AUGUSTA, Maine — More than 150 babies crowded into Jewett Hall at the University of Maine at Augusta on Thursday morning. They were held, rocked, jiggled, pacified and bottled. But mostly they were being shown off by proud parents who had signed the babies up for a $500 grant through the Harold Alfond College Challenge.
The pilot program began in 2008 for 1,200 babies born only in MaineGeneral hospitals in Waterville and Augusta, but as of Jan. 1, every baby born in Maine will be eligible for the $500 NextGen College Investing Plan. The challenge is the nation’s first statewide philanthropic grant program.
It is expected that more than 14,000 babies will be born in Maine next year.
“I don’t know where the economy is going, but this is a starting point and it’s important to start somewhere,” Stephanie Cichowski said, holding her infant, Stella.
Shortly after signing him up for the grant, Jessie Sanipas of Waterville proudly passed his 6-month-old son, Rome, into Gov. John Baldacci’s arms.
“This is such an excellent program,” the new father said. Sanipas, who installs drywall for a living, said, “It will really give him a good start on his education, which is so important, especially here in Maine, where the economy is not the greatest.”
Baldacci leisurely walked through the auditorium, holding babies, caressing their heads, giving them kisses. “I feel like I’m on the fifth floor of Freese’s department store, waiting for Santa Claus, and all the children are screaming,” the governor said. “Today, Harold Alfond is our Santa, but I got to kiss and hold all these babies, and I’m not even running for anything.”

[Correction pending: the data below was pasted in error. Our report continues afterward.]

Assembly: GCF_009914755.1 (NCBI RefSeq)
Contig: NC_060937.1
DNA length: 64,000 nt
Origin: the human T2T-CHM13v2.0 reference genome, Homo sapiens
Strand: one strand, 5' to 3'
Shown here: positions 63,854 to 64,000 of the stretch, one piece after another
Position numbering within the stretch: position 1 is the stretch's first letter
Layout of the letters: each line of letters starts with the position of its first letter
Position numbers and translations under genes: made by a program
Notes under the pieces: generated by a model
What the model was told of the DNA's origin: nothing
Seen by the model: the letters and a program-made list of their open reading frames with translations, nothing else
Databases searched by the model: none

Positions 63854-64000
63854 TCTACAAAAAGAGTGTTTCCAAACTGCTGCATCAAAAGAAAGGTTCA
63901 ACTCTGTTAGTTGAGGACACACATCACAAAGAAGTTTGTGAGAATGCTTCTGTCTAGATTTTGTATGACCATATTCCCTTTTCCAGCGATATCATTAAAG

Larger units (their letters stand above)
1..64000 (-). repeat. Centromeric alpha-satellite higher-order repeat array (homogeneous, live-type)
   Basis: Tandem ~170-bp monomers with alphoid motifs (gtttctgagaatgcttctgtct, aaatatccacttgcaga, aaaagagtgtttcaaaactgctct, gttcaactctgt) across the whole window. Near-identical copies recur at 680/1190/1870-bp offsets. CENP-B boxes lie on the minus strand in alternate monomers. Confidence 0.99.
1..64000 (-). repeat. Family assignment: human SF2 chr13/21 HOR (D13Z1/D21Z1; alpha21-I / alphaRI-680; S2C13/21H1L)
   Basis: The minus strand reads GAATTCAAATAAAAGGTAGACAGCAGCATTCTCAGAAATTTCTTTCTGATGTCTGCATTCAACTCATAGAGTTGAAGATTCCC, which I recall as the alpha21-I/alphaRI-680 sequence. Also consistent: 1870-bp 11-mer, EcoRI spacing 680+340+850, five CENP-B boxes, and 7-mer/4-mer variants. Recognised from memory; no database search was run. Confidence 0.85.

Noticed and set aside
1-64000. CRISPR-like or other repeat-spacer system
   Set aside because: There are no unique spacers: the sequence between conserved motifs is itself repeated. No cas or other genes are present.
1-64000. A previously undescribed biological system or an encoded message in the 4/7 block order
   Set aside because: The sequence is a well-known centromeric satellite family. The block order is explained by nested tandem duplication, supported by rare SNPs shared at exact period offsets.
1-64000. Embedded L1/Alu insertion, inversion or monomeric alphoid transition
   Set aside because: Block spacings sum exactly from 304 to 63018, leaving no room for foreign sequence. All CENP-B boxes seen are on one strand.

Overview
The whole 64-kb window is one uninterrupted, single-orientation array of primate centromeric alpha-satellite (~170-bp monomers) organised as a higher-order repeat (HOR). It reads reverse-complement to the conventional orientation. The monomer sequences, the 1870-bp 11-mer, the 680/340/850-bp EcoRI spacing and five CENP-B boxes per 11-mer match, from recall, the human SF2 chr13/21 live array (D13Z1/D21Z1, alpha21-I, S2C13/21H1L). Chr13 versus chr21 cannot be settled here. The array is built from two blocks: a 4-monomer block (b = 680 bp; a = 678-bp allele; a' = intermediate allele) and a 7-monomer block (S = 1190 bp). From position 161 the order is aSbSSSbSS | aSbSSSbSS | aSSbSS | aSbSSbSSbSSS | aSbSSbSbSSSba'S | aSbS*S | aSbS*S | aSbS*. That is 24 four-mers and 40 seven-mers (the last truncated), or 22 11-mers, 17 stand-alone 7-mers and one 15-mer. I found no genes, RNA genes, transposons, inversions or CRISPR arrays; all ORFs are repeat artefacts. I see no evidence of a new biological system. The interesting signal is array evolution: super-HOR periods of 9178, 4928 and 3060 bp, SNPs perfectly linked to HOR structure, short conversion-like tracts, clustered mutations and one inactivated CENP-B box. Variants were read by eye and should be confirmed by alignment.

Addressing the parents, grandparents, hospital administrators, legislators and members of the Alfond family, Baldacci said, “Harold Alfond wanted all Maine children to have the opportunity to pursue higher education and to enjoy the benefits such education would bring to them and our state. He wanted Maine to lead the nation in making higher education a right and responsibility for all.”
Danielle Reitchel of Waterville and her 5-month-old son, Alex, were on hand for the celebration. “This is just such a great opportunity,” she said. “It will give him such a head start.”
Theresea Poirier of Palermo brought her 6-month-old son, Connor, to the event. “I know now that he’ll go to college. This is exciting,” she said. Poirier said the $500 seed money will encourage her to continue to invest in her son’s education account.
“Harold would be very pleased with our progress, but he would not want us to rest on our laurels,” Baldacci said. “He would be the first to say that our work is not done and ‘enough with the pats on the back, get back to work tomorrow.’ Harold would challenge us to enroll as many Maine newborns as possible in the program this coming year and to continue to spread the message of the importance of saving early for college and obtaining a college education.”
For more information about the Harold Alfond College Challenge, visit www.500forbaby.org, or call 1-800-228-3734.